Finally, we ask all true friends of liberty, of impartial, universal liberty, to be firm and steadfast. The little handful of voters who, in 1840, wearied of compromising expediency and despairing of anti-slavery action by pro-slavery parties, raised anew the standard of the Declaration, and manfully resolved to vote right then and vote for freedom, has already swelled to a GREAT PARTY, strong enough, numerically, to decide the issue of any national contest, and stronger far in the power of its pure and elevating principles. And if these principles be sound, which we doubt not, and if the question of slavery be, as we verily believe it is, the GREAT QUESTION of our day and nation, it is a libel upon the intelligence, the patriotism, and the virtue of the American people to say that there is no hope that a majority will not array themselves under our banner. Let it not be said that we are factious or impracticable. We adhere to our views because we believe them to be sound, practicable, and vitally important. We have already said that we are ready to prove our devotion to our principles by coöperation with either of the other two great American Parties which will openly and honestly, in State and National Conventions, avow our doctrines and adopt our measures, until slavery shall be overthrown. We do not, indeed, expect any such adoption and avowal by either of those parties, because we are well aware that they fear more, at present, from the loss of slaveholding support than from the loss of anti-slavery coöperation. But we can be satisfied with nothing less, for we will compromise no longer, and therefore must of necessity maintain our separate organization, as the true Democratic Party of the country, and trust our cause to the patronage of the people and the blessing of God!  3
 
  Carry then, friends of freedom and free labor, your principles to the ballot box. Let no difficulties discourage, no dangers daunt, no delays dishearten you. Your solemn vow that slavery must perish is registered in heaven. Renew that vow! Think of the martyrs of truth and freedom; think of the millions of the enslaved; think of the other millions of the oppressed and degraded free; and renew that vow! Be not tempted from the path of political duty. Vote for no man, act with no party politically connected with the supporters of slavery. Vote for no man, act with no party unwilling to adopt and carry out the principles which we have set forth in this address. To compromise for any partial or temporary advantage is ruin to our cause. To act with any party, or to vote for the candidates of any party, which recognizes the friends and supporters of slavery as members in full standing, because in particular places or under particular circumstances it may make large professions of anti-slavery zeal, is to commit political suicide. Unswerving fidelity to our principles; unalterable determination to carry those principles to the ballot-box at every election; inflexible and unanimous support of those, and only those, who are true to those principles, are the conditions of our ultimate triumph. Let these conditions be fulfilled, and our triumph is certain. The indications of its coming multiply on every hand. The clarion trump of freedom breaks already the gloomy silence of slavery in Kentucky, and its echoes are heard throughout the land. A spirit of inquiry and of action is awakened everywhere. The assemblage of the convention whose voice we utter is itself an auspicious omen. Gathered from the North and the South, and the East and West, we here unite our counsels and consolidate our action. We are resolved to go forward knowing that our cause is just, trusting in God. We ask you to go forward with us, invoking His blessing who sent His Son to redeem mankind. With Him are the issues of all events. He can and He will disappoint all the devices of oppression. He can, and we trust He will, make our instrumentality efficient for the redemption of our land from slavery, and for the fulfilment of our fathers’ pledge in behalf of freedom, before Him and before the world.  4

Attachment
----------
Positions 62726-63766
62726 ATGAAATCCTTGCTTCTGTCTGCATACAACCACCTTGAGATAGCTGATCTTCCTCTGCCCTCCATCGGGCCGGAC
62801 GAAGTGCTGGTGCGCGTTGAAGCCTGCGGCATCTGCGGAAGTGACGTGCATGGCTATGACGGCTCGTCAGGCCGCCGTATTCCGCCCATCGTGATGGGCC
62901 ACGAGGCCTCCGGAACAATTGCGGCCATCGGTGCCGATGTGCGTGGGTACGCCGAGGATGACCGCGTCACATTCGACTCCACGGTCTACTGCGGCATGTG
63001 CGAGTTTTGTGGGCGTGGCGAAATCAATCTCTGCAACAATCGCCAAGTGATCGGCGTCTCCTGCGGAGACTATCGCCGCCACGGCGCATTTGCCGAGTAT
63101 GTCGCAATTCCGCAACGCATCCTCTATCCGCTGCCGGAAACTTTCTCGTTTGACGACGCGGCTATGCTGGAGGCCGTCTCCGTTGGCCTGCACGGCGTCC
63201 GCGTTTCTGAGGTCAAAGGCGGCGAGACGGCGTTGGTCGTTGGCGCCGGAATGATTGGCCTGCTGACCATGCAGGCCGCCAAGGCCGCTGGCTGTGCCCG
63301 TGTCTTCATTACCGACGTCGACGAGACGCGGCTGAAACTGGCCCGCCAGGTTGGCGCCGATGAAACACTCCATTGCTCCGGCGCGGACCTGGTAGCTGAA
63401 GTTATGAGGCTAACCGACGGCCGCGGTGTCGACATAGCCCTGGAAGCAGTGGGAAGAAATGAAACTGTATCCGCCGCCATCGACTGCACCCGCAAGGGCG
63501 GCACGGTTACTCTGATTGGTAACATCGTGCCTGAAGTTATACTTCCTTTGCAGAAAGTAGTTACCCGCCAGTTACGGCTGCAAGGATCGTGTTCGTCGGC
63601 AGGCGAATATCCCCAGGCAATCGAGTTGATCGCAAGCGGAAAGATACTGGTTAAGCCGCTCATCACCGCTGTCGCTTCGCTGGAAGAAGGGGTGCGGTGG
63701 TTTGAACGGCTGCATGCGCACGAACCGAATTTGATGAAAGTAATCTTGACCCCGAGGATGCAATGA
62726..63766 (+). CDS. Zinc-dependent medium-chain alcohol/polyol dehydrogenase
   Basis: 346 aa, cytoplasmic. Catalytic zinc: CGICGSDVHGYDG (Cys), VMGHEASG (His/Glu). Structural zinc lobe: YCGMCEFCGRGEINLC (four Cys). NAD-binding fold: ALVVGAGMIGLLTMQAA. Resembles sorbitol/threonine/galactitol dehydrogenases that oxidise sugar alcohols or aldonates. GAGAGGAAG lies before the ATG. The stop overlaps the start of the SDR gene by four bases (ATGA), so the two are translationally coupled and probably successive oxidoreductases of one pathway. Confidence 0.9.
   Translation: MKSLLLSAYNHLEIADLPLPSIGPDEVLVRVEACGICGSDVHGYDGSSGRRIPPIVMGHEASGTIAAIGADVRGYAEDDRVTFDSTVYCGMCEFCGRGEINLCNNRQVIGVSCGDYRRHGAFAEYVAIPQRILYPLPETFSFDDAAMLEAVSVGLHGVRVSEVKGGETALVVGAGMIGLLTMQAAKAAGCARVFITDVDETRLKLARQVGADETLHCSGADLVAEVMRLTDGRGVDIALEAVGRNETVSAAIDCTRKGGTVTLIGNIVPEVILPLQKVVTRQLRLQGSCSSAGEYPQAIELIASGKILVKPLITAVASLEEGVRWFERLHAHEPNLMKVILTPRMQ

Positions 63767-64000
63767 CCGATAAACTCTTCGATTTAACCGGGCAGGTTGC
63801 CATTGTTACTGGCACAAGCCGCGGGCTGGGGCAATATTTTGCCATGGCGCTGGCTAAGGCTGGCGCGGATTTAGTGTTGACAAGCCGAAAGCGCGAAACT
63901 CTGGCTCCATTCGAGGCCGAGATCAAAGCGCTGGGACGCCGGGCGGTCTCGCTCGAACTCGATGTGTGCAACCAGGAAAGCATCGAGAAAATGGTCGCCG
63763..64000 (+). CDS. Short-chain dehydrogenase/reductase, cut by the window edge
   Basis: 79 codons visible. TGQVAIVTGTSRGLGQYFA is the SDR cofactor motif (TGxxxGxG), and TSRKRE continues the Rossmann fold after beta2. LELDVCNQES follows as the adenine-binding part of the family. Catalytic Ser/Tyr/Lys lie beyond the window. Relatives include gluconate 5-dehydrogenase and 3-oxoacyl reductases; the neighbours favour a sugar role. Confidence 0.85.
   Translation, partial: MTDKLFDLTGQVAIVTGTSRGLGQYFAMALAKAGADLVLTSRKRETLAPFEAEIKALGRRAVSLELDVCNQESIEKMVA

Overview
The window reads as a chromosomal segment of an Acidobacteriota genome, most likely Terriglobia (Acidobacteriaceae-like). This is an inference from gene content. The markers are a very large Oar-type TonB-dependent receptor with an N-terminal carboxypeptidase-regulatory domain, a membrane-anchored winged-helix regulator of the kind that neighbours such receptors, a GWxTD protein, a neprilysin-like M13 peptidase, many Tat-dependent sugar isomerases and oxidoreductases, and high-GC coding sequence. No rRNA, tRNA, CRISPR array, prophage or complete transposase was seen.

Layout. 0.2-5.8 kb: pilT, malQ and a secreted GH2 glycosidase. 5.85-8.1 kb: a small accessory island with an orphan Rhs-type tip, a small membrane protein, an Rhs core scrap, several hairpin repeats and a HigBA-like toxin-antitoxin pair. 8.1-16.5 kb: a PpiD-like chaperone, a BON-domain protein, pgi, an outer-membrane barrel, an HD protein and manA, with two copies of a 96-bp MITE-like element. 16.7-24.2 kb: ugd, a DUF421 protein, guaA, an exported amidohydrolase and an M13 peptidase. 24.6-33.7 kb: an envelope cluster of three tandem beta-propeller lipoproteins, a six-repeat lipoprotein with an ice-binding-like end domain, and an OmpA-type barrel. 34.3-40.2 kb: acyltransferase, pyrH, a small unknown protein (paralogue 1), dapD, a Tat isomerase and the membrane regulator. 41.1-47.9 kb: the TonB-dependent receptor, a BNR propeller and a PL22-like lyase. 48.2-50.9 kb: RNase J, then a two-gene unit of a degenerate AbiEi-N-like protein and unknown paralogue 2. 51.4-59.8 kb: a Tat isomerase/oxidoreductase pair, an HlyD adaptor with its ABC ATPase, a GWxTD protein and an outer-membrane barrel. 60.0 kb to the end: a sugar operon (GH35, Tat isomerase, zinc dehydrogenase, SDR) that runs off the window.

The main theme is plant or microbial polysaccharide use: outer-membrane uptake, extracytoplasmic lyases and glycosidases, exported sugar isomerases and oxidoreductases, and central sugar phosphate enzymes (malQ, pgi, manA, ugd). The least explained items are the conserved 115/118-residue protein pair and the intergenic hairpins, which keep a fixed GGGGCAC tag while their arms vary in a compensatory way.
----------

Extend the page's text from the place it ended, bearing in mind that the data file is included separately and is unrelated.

CONTENTS · VOLUME CONTENTS · INDEX TO AUTHORS · BIBLIOGRAPHIC RECORD
  PREVIOUSNEXT  
 
Loading
Click here to shop the Bartleby Bookstore.

Shakespeare · Bible · Strunk · Anatomy · Nonfiction · Quotations · Reference · Fiction · Poetry
© 1993–2014 Bartleby.com · [Top 150] · Subjects · Titles · Authors